Wednesday, 4 December 2019

One-Hour ECW

Last night I had a bit of a yearning to revisit my heavily modified adaptation of the One-Hour Wargames rules for the ECW. Over the past couple of years I've been pretty much exclusively using the Portable Wargame for this, but I fancied a change.

I decided to avoid the OHW scenarios, and set up a simple action with eight vanilla units a side - three foot, three horse, dragoons and artillery. Objectives were a village close to the Royalist edge and a hill close to the Parliamentarian edge. To make things interesting I randomised the entry of troops. Both sides tested for each unit at the start of their turn with a D6; horse needed a 4+ to enter that turn, foot needed a 5+ and artillery a 6+.

Parliament started with a strong force of foot and horse, and even their artillery. The Royalists got some horse and dragoons.


The Royalist dragoons rushed along the road to grab the village, hoping to hold it until their main force of foot arrived.


On the other half of the field the horse of both sides approached each other, with the hill as the objective.



The dragoons ensconced themselves in the village, as Parliament advanced to attack them.


More horse arrived for both sides as the lead units fought over the hill.


A furious cavalry melee developed. Both sides lost units, but the Royalists slowly gained the upper hand.



The dragoons doggedly defended the village as Parliament's dragoons added their fire to that of their infantry.


The Royalist foot began to march onto the battlefield.


They deployed on the flanks of the village. Parliament's troops were now deployed in the enclosures beyond the village, though, and would prove tricky to winkle out.


Out of ammunition, the Parliamentarian foot charged the dragoons in the village, who held them at the barricades.


On the other flank the Royalist horse had triumphed, although both sides had suffered considerable losses. The Parliamentarians had deployed their artillery in support, but nothing was supporting the artillery, which was charged and swept away.


Near the village the Royalists were suffering badly, aside from the dragoons in the village, who held out bravely, and drove off the foot attacking them. Added to the loss of their horse and artillery, this prompted Parliament to withdraw their forces.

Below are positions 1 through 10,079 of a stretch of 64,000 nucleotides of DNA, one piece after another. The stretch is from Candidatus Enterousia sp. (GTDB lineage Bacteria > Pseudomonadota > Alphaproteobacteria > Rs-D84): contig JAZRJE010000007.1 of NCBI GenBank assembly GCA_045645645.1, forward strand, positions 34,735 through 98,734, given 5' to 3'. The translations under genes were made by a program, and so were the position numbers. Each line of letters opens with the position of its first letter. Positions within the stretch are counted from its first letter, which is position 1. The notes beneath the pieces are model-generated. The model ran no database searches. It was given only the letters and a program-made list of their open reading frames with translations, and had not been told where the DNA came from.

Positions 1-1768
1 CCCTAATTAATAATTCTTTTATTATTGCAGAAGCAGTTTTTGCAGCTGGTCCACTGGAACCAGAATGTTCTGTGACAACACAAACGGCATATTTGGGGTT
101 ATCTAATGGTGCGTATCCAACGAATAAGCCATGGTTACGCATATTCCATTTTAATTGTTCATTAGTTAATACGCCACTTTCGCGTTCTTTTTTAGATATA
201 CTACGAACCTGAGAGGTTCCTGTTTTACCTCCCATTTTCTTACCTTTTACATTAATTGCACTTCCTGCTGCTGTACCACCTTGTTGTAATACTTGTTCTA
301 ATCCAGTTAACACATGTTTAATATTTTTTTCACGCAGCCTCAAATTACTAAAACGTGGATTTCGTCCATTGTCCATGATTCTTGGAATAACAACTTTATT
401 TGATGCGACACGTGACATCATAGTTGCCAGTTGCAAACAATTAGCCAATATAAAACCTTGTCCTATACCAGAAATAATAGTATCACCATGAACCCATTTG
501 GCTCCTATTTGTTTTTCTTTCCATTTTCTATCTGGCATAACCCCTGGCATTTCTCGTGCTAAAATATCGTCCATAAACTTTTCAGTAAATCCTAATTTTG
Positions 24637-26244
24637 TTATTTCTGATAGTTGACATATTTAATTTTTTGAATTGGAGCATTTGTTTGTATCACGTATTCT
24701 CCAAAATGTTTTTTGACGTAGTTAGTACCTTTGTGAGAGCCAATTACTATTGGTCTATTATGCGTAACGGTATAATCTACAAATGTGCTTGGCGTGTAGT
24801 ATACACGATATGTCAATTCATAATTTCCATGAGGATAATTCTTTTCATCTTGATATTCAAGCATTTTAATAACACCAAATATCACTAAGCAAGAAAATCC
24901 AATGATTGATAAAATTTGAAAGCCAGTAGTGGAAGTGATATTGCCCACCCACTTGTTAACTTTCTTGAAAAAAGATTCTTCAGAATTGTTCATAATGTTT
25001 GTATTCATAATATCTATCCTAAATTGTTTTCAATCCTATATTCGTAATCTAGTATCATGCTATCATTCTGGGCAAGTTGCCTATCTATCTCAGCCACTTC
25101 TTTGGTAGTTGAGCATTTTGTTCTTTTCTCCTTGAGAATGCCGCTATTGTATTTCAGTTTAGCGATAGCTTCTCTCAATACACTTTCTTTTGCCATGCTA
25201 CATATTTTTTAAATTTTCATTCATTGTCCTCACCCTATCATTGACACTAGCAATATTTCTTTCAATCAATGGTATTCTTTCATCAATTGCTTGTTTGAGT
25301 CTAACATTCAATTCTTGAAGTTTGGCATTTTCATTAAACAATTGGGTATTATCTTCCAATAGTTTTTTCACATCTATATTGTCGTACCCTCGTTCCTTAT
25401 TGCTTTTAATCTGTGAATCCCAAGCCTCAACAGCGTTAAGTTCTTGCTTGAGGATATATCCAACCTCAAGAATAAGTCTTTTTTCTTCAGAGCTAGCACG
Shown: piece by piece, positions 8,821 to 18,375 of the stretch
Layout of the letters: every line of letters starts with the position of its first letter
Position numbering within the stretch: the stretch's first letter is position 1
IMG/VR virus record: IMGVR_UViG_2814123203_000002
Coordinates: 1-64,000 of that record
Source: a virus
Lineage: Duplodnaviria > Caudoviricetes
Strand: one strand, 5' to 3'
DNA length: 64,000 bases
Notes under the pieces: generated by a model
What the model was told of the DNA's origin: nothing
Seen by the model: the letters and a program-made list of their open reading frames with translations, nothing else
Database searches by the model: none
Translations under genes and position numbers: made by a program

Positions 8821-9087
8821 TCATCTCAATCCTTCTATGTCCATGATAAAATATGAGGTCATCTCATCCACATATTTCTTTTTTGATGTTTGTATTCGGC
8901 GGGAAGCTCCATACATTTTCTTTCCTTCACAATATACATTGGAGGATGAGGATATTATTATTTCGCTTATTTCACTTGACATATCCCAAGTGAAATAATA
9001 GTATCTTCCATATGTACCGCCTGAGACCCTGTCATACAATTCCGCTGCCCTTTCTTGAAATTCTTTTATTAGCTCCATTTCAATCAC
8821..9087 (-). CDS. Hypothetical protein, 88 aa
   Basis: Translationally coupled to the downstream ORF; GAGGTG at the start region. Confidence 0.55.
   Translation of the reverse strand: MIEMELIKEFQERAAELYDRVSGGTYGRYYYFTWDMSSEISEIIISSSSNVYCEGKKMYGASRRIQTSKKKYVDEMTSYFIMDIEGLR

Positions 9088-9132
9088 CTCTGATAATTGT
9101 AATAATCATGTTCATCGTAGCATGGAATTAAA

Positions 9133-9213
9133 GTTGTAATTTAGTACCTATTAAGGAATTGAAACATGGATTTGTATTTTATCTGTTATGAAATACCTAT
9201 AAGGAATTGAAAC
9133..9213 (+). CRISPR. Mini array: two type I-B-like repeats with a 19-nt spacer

The game ended with Parliament conceding the battle; once a side has lost half of its units it tests at the start of each of its turns needed a 4+ on a D6 to continue. They failed the first roll.

I tried a different approach for leaders in this game. A leader is not deployed on the battlefield at the start. Once during a turn a leader may be used to reroll one D6, either for shooting or for close combat, but you have to keep the new roll. The leader is placed with the unit making the roll, and stays with that unit. If the unit the leader is with takes any hits, roll a D6 and on a 6 the leader is lost. A lost leader cannot be used in that side's next turn, and is then replaced.

The OHW rules have a very brutal all-or-nothing approach to terrain and cover modifiers; units can either enter terrain with no real movement penalties, or they can't,  and all cover/terrain modifiers effectively halve the effectiveness of combat. This makes being uphill in a close combat as good as being in a town, and gives enclosures/hedges the same fire protection as towns too. I'd like to move towards a soft cover/hard cover approach to terrain effects and maybe, if possible, eliminate the save rolls as well. I included the save rolls as an alternative to the OHW halve hits rule because of the smaller number of hits being inflicted in my variant. I shall have to consider my options.

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